There should be another short session in the midrashei hagadah in such a way that after a few years one has finished the entire Oral and Written Law (Old Testament). Every last word. This only seems like a lot because I am not talking about reading novels. If I would say to go through a  novel by Tom Clancy  in a few days it would seem like nothing to most people. But all of a sudden when it is Torah it sounds like a momentous task.
The slow in depth learning I can give any kind of guidance on. The normal way of going about it is to be in a authentic Lithuanian Yeshiva. You prepare for the Rosh Yeshiva's class in the morning. Then the class is he giving over his original ideas on the Gemara. It is not just reading over some one else's  ideas. That is in any case how things were at the Mir. But to get to be able to do this yourself takes more than the regular four years. It might take twenty or more. It is like in the Middle Ages when apprenticeship could last for twenty of more years until one was  a master of the art


David Abuchatzeira was murdered by Muslims on the 14th of Kislev. That is why I thought to write a few words about the Abuchatzeira family. The major thing that was special about this family was their idea of education. They had the basic approach that you would find in any Lithuanian yeshiva straight Gemara and Musar and Poskim. But their way of keeping Torah was significantly simplified..They were not reading too much Dante I should say. At at a certain point they would get into the Ari-Isaac Luria. But that went along with a good deal of fasting.
Let me mention a few things as samples of the events surrounding them. Israel Abuchatzeira once was  one  a bus going going from one town to the next. It go to be time for the afternoon prayer. {Mincha}. He told the person he was with to ask the bus driver to stop the bus so he could get out and pray. The driver laughed at such a ridiculous request.  So the fellow returned to his seat. Then Bava Sali (Israel Abuchatzeira) told him to get ready to get off the bus. Then suddenly the engine broke down. They got off to pray as the bus driver got out to see of he could fix the engine. Bava Sali took his own sweet time to pray as was his custom. After he finished they got back on the bus and he told the person his was with to tell the driver he could start the bus now. The driver  yelled at him and said can't you see I have been trying to start this thing for the last hour? So he returned to his seat. Bava Sali told him to tell the driver to just put the key in the ignition and see what happens. He did so and the bus started with no problem.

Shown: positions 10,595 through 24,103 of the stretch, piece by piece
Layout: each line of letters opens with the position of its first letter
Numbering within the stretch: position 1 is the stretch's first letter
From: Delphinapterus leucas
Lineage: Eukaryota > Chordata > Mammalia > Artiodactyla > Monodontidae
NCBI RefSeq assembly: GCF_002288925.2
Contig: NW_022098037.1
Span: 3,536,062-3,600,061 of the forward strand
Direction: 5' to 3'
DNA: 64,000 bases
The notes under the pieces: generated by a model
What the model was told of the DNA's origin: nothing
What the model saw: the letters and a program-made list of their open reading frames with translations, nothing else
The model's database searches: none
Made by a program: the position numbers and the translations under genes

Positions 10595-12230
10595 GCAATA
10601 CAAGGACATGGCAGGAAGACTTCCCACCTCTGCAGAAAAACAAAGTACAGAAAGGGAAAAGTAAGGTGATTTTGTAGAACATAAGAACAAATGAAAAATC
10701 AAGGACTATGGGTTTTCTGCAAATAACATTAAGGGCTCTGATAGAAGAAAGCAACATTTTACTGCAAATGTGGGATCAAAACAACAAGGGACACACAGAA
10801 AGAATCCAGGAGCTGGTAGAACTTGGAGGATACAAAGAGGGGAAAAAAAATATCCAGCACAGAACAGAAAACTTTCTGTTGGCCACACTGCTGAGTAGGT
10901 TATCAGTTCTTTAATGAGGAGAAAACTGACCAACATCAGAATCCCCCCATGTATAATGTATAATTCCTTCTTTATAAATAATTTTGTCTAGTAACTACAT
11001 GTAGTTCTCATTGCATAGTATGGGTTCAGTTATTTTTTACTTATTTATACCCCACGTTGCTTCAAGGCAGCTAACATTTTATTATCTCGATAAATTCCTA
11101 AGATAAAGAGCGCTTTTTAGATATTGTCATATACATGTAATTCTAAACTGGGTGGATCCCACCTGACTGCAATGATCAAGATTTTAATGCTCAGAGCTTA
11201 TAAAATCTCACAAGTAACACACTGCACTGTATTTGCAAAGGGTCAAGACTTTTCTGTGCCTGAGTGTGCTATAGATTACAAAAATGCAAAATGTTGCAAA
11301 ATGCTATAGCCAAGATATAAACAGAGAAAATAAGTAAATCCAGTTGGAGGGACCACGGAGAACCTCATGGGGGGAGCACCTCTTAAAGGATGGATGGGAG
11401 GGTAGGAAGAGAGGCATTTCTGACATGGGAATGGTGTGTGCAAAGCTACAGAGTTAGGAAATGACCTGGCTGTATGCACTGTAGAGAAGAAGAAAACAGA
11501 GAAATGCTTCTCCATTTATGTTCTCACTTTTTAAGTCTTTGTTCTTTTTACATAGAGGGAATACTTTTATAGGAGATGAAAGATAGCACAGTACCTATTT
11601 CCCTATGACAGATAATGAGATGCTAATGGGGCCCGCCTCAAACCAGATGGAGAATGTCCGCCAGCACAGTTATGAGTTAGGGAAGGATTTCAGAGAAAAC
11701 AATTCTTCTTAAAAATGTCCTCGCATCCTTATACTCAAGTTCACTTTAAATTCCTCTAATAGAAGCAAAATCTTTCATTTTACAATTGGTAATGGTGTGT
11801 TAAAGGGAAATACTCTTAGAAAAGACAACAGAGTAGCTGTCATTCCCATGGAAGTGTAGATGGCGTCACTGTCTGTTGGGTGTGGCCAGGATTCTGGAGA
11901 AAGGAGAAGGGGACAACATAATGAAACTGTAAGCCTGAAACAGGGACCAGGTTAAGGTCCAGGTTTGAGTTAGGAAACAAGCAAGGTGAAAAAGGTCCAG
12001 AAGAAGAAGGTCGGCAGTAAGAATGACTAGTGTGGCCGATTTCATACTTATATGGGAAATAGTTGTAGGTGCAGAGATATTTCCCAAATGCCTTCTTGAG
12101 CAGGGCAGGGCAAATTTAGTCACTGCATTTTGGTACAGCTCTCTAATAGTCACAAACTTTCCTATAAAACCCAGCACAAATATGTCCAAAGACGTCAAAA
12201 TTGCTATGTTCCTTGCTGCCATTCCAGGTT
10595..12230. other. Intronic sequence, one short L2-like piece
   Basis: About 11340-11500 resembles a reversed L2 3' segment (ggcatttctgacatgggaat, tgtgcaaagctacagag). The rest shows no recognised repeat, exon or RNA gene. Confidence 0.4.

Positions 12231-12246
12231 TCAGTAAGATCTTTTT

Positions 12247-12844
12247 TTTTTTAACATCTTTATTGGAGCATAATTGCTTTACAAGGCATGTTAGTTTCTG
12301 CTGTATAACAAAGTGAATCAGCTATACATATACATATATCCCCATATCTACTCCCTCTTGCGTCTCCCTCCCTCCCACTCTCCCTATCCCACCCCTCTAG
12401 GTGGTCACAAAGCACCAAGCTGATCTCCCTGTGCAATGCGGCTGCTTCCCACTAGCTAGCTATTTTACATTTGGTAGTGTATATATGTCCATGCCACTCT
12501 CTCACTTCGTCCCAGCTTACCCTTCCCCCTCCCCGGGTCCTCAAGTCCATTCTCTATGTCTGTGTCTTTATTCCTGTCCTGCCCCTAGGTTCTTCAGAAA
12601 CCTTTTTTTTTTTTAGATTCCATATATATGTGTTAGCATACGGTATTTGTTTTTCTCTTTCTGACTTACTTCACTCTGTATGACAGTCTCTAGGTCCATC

One thing you in Bava Sali--is the idea of authentic  Torah. He was not involved with "Tikunim." That is he was not taking any one particular Mitzvah. His was straight learning and keeping Torah. The oral and written law. The פירוש המקובל. That is the explanation of the Written Torah that was received by the sages of the Mishna and Talmud. Things written later are not the oral nor written law. They can at best explain some aspects of the oral or written law but do not override them and when they go off into their own explanation not based on the oral law then they are ספרים חיצוניים-books that the sages say one loses his portion in the  next world by reading them. [That means most so called Torah books today are in fact ספרים חיצוניים]. See the Rif and Rosh there on the mishna in Sanhedrin.

Bava Sali was not a fan of the "great books" education. STEM maybe but not secular education outside of the natural sciences or straight forwards learning a vocation.

I thought it would be proper to say a few words about David Abuchatzeira, the older brother of Bava Sali. It is after all 14 Kislev on the Jewish Calendar.
The main phenomenon of the Abuchatzeira family was really located in Morroco.. That is where the family lived until the State of Israel was founded.
This family seemed to be blessed with ascetics. That is they would be married but they would be living the kind of life you would associate with a ascetic in other ways. It is hard to explain.
But without going into too much detail let me at least mention that their general path was what you would call straight Torah and Mitzvah. It would be the same thing as you would have in any Lithuanian Yeshiva. The only difference would be that after some member of the family would have gone through Shas a few time they would begin to learn the writings of Isaac Luria and at that point begin to go up in levels of holiness and separation from this world,--but they would still be married.

Though the charlatans called kabalists abound nowadays, still this family was different. They were the real thing. And their powers came from the side of Holiness. {There are plenty of people with powers from the Dark Side, and you need a certain degree of talent to be able to spot them.}

There was a time that you could go anywhere in Israel and just mention the name of Bava Sali and someone would have a story to tell you of how they went to him with some problem and it was magically solved afterwards.

The stories were astounding. And it seemed impossible to say they were all lying or had some agenda.

We have the Rambam in laws of accidental sacrifices 7:3 :  If one does a work on Shabat and he knows it is Shabat but he forgot that kind of work is forbidden or else he forgot the punishment then he brings a sin offering.  Even if he did all 39 he brings 39 sin offerings, Someone asked Avraham the son of the Rambam in what way did he remember it is shabat? {That is needed in order so that this does not deteriorate into a simple case when one forgot it is Shabat and he brings just one sacrifice.}

Avraham said the beginning of the halacha is not connected to the end or he remembered the branches of the work.

These both sound to me like great answers.
We were reading the Avi Ezri of Rav Shach and he brings the Beit Joseph who asks on the answer of Rav Avraham.
The questions comes from Rambam Laws of Shabat 7:8. If one does a work and its branch in one span of forgetting he brings just one sin offering. Even if he did all 39  he brings 39 sacrifices.